Transcanal infrapromontorial approach for internal auditory canal surgery and cochlear implantation

Alessia Rubini*, Luca Bianconi, Nirmal Patel, Daniele Marchioni

*Corresponding author for this work

    Research output: Contribution to journalArticlepeer-review

    4 Citations (Scopus)


    Objective: To demonstrate the feasibility of a transcanal infrapromontorial approach for vestibular schwannoma surgery through an anatomical dissection study and the description of a clinical case. Methods: A microscopic and endoscopic dissection of cadaveric heads was undertaken through a transcanal infrapromontorial approach to the internal auditory canal (IAC), preserving the cochlea and the cochlear nerve. Description of the anatomy and surgical steps is reported as well as presentation of a clinical case in which a transcanal infrapromontorial approach was performed. Results: In all of the cadaveric dissections, a transcanal infrapromontorial route with near total cochlea preservation was performed, removing only the most posterior portion of the basal turn of the cochlea. The IAC was opened through removal of “cochlear-vestibular bone”. At the end of the dissection a cochlear implant array was placed. A transcanal infrapromontorial approach was also performed in a patient to allow a concurrent cochlear implant placement, with good postoperative results. Conclusion: The transcanal infrapromontorial approach permits the preservation of the cochlea and the cochlear nerve. This approach may be considered as an option in case of a small intracanalicular schwannoma removal (< 0.5 cm cerebellopontine angle spread), when concurrent cochlear implantation is indicated.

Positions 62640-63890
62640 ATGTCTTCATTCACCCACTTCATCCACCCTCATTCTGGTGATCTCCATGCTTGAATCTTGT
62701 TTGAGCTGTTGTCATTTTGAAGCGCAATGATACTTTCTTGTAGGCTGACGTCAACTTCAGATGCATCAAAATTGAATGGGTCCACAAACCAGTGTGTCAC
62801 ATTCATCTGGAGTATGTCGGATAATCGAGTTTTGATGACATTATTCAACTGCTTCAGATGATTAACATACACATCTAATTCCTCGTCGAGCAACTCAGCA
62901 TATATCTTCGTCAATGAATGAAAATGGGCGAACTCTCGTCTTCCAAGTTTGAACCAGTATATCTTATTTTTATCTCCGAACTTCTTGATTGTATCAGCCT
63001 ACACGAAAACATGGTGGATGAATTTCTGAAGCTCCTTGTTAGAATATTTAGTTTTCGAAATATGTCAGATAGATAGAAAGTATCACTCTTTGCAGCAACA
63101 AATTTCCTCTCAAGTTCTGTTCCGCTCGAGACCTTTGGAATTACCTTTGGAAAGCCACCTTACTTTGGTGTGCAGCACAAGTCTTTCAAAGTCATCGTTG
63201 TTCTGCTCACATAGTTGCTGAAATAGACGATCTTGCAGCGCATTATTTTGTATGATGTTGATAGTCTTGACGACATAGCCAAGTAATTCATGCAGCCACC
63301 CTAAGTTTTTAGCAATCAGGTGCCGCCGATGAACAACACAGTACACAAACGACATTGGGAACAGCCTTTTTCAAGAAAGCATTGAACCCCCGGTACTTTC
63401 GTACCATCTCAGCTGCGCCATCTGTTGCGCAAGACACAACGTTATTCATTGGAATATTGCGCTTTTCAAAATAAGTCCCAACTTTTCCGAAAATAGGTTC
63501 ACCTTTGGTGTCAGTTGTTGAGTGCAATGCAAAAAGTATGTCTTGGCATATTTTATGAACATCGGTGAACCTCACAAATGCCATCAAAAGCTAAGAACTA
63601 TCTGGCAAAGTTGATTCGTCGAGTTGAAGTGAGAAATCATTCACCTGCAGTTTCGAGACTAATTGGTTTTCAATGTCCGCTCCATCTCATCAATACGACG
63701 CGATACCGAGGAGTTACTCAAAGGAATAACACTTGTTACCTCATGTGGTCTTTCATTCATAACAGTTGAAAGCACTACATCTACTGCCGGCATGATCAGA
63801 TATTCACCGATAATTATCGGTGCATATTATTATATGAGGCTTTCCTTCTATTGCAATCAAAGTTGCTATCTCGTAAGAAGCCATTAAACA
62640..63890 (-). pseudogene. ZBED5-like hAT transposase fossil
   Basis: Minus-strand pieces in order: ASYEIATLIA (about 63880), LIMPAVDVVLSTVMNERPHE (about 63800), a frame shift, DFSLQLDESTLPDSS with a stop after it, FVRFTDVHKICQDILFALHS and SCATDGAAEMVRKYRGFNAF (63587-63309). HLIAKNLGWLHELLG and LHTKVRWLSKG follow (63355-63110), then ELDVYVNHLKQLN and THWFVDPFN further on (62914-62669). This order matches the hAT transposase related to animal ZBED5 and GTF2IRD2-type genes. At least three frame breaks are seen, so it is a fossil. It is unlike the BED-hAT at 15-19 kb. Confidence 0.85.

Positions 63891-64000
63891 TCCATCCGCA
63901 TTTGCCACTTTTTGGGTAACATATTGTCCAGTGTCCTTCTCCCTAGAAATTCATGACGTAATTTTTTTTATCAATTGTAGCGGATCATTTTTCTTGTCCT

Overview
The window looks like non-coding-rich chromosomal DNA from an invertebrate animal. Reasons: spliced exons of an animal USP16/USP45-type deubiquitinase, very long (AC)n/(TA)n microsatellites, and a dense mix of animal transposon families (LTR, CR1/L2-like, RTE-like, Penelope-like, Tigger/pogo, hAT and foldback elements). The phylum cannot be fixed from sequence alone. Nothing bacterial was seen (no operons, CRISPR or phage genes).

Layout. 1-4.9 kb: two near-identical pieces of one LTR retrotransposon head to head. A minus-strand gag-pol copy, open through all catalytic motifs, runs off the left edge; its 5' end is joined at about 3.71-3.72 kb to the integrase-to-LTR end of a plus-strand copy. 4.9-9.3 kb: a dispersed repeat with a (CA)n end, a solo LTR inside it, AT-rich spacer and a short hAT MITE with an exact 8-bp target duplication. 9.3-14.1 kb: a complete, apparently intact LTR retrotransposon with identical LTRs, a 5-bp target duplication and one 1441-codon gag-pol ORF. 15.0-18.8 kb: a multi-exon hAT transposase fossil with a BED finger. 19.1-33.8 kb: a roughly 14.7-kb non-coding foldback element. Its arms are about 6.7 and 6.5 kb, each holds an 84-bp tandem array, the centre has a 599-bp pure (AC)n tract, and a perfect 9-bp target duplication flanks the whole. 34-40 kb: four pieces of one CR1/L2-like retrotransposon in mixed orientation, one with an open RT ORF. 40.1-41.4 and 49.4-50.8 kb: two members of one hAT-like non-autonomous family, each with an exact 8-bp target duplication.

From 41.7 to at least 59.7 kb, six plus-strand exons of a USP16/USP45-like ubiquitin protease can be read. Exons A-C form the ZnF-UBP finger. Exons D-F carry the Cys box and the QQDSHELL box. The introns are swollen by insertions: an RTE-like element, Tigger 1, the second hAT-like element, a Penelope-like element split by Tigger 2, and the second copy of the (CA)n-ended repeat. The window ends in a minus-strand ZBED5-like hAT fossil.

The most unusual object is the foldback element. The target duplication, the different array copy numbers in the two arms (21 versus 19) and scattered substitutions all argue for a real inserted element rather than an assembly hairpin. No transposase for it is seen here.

Original languageEnglish
    Pages (from-to)1053-1060
    Number of pages8
    JournalEuropean Archives of Oto-Rhino-Laryngology
    Issue number4
    Publication statusPublished - 1 Apr 2020


    • Acoustic neuroma
    • Cochlear implant
    • Transcanal transpromontorial approach
    • Vestibular schwannoma


    Dive into the research topics of 'Transcanal infrapromontorial approach for internal auditory canal surgery and cochlear implantation'. Together they form a unique fingerprint.

    Cite this